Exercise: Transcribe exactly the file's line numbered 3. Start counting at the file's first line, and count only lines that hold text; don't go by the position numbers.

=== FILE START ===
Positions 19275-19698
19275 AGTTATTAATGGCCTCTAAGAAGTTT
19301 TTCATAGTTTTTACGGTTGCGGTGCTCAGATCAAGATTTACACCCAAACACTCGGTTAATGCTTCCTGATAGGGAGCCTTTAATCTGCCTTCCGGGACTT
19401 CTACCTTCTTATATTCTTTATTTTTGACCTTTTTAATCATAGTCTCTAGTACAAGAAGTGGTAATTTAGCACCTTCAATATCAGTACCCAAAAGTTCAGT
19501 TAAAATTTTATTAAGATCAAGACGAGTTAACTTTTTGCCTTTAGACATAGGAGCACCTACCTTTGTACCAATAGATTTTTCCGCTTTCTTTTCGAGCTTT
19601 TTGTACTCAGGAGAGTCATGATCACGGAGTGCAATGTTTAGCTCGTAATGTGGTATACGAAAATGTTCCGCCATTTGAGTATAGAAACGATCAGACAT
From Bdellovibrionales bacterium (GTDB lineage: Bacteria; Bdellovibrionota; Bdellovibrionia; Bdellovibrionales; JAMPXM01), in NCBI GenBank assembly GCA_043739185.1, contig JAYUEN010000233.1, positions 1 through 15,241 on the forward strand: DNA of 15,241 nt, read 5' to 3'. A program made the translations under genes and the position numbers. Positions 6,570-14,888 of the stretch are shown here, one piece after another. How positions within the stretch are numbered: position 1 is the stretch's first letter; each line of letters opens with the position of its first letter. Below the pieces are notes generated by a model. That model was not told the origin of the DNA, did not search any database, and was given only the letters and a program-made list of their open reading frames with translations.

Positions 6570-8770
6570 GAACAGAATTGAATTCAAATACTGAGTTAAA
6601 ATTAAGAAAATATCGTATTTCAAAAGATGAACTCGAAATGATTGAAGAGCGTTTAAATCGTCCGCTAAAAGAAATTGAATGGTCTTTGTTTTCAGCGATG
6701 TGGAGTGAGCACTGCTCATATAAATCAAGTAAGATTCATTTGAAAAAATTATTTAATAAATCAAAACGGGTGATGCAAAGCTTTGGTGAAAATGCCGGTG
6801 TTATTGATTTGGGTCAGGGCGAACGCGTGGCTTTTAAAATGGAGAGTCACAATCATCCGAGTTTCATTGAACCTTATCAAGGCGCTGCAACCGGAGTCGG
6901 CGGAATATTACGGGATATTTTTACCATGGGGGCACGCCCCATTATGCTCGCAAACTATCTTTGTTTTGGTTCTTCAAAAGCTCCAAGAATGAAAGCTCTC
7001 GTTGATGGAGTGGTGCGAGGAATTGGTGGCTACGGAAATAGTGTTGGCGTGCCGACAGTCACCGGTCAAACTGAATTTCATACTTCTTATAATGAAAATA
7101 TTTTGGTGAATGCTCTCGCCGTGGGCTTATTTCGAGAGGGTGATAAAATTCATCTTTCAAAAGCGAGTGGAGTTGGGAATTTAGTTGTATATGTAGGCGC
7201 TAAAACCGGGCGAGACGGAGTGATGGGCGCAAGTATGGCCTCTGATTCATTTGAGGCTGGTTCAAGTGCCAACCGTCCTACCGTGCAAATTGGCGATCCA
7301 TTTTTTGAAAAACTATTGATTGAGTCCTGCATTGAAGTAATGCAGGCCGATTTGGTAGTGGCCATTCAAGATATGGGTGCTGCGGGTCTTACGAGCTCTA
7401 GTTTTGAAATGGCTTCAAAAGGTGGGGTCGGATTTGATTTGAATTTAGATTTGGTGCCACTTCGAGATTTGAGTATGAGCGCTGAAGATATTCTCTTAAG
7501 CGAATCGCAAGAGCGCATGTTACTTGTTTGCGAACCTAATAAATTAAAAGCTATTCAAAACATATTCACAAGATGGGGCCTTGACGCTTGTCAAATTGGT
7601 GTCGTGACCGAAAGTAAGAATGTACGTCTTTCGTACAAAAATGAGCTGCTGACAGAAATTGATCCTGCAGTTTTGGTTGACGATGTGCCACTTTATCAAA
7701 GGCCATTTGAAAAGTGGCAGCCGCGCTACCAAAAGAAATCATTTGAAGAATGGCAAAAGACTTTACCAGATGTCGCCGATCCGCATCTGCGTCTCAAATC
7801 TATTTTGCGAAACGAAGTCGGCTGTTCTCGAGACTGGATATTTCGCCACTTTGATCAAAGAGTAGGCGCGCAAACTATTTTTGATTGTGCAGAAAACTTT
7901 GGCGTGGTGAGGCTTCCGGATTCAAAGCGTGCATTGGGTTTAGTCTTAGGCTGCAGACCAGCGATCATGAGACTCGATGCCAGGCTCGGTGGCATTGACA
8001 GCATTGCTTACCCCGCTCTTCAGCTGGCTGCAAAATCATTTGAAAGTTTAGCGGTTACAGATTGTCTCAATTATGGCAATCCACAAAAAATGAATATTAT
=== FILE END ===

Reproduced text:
19301 TTCATAGTTTTTACGGTTGCGGTGCTCAGATCAAGATTTACACCCAAACACTCGGTTAATGCTTCCTGATAGGGAGCCTTTAATCTGCCTTCCGGGACTT